Although the mainstay of diagnosis remains duodenal biopsy, there is on the one hand a trend toward forgoing biopsy in symptomatic individuals with very high antibody serologic titres (anti-tTG IgA > 200). Although this strategy is attractive, it is as yet unsupported as standard of care. There is, on the other hand evidence that diagnostic sensitivity of biopsy is better with multiple, including duodenal bulb, biopsies. In cases where biopsy is negative in the context of positive serology or with atypical histology, wireless capsule endoscopy may be a useful adjunct in diagnosis. Capsule endoscopy is also indicated in individuals with suspected small bowel lymphoma complicating celiac or individuals unable to undergo traditional diagnostic endoscopy with biopsy5 (Figure 1).

Figure1: Scalloping of the mucosa in Celiac Disease on Wireless Capsule Endoscopy.

A central tenet of celiac management is patient education and compliance. It is important that celiac is understood to be a lifelong condition, that gluten is completely excluded and not allowing for any form of ‘diet holiday’, and that, in itself, a gluten-free diet is healthy, even for non-celiacs and with imagination and perseverance, can be palatable.

There are many barriers to compliance and it is best to gradually implement steps towards a strict gluten-free diet over a short period so as not to overwhelm caregivers. Compliance can be limited by lack of education or the availability of gluten-free foods, foods may be mislabelled and ingredients may change so that items that were ‘safe’ may come to include gluten over time. Compliance can also be challenged if the patient, especially if a child, receives mixed messages, if there is peer pressure or the need not to feel or act different in the case of a teenager. Time and food preparation constraints as well as eating out or travel abroad tend to be problematic in adults. It is important to provide adequate support and locally, we are fortunate to have provision of gluten-free food items through the government pharmacy service and to have an especially proactive and effective patient association (http://www.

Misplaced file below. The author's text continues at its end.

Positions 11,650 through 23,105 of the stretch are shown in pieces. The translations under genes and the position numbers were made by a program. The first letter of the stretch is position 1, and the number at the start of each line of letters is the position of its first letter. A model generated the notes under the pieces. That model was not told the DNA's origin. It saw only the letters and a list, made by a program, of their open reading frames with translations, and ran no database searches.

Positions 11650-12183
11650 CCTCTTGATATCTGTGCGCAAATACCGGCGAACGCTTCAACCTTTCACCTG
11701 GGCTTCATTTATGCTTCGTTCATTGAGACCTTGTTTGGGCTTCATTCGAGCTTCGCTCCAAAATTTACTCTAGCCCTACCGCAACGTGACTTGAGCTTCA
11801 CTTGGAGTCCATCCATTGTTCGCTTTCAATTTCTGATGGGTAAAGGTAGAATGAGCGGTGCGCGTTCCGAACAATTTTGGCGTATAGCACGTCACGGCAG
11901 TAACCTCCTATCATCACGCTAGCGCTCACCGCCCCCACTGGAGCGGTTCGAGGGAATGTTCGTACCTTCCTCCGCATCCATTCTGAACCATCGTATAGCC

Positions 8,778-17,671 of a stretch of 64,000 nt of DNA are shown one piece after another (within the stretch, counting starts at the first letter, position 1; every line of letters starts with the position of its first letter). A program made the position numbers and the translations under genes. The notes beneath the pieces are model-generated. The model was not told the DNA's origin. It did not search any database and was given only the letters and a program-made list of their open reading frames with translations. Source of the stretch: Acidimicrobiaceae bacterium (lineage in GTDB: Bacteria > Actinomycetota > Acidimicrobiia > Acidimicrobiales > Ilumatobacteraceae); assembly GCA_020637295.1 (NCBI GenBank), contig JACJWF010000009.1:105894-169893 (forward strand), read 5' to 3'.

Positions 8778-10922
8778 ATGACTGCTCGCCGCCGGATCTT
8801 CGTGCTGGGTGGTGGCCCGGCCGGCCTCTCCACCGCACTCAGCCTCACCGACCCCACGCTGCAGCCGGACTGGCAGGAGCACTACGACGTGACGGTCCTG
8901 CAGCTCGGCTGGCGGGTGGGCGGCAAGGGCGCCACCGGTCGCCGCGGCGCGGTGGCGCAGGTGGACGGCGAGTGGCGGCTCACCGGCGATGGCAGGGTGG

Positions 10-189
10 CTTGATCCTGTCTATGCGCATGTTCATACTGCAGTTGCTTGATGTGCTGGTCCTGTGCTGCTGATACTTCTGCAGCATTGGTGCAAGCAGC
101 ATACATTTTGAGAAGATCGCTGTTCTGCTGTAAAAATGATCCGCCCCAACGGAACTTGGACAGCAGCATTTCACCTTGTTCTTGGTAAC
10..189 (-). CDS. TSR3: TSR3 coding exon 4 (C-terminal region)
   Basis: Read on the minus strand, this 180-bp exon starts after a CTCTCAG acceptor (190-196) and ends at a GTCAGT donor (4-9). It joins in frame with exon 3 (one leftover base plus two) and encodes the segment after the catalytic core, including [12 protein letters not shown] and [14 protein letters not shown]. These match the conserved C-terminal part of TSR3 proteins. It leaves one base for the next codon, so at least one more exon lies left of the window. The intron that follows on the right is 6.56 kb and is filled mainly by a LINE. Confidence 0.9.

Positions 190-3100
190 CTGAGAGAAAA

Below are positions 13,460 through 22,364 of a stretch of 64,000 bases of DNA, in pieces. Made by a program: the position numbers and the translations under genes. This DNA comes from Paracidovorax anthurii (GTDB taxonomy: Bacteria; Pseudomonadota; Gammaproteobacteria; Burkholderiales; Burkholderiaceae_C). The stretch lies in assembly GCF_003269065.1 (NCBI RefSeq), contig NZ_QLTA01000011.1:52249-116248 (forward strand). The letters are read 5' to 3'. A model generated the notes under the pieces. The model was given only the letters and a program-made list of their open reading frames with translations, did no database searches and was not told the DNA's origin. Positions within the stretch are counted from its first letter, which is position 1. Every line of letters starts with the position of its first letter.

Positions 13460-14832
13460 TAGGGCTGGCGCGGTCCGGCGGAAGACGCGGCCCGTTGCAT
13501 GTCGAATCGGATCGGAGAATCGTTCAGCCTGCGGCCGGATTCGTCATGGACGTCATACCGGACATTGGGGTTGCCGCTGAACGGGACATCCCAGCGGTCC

Multivitamin supplementation is generally indicated in celiac disease especially at the time around diagnosis if the child is malnourished. Specifically iron, folate, and rarely other micronutrients may be significantly decreased. Calcium and vitamin D intake tends to be decreased in celiacs, perhaps secondary to the dietary restrictions, but usually specifically because of concerns with lactose intolerance. It is worthwhile emphasizing to patients that secondary lactose intolerance may be a presenting sign of celiac, and that improvement or resolution of symptoms is the norm with dietary compliance and mucosal healing. Initially after diagnosis therefore, lactosefree milk or lactase enzymes can be used and eventually challenged with regular milk.

Celiac disease locally presents both challenges and opportunities; the former because our traditional notions of how celiac patients are diagnosed need to be revisited and because we as a society do not have in place a food labelling and monitoring infrastructure which is needed to support these patients. Nonetheless celiac disease presents the exciting possibility of a disease with debilitating manifestations that are reversible with safe and healthy dietary restriction alone


1. Barada K, Bitar A, et al. Celiac disease in Middle Eastern and North African countries: A new burden? World J gastroenterology 2010; 16(12):1449-57. 2. Rostami K, Malekzadeh R, Shahbazkhani B, Akbari MR, Catassi C Coeliac disease in Middle Eastern countries: a challenge for the evolutionary history of this complex disorder? Dig Liver Dis 2004; 36(10):694- 7. 3. Farrell RJ, Kelly CP. Diagnosis of celiac sprue. Am J Gastroenterol 2001; 96(12):3237-46. 4. Megiorni F, Mora B, Bonamico M etal. HLA-DQ and risk gradient for celiac disease. Hum Immunol 2009; 70(1):55-9. 5. BS Lewis, R de Franchis, G Gay. Consensus Report the 5th International Conference on Capsule Endoscopy (Florida 2006).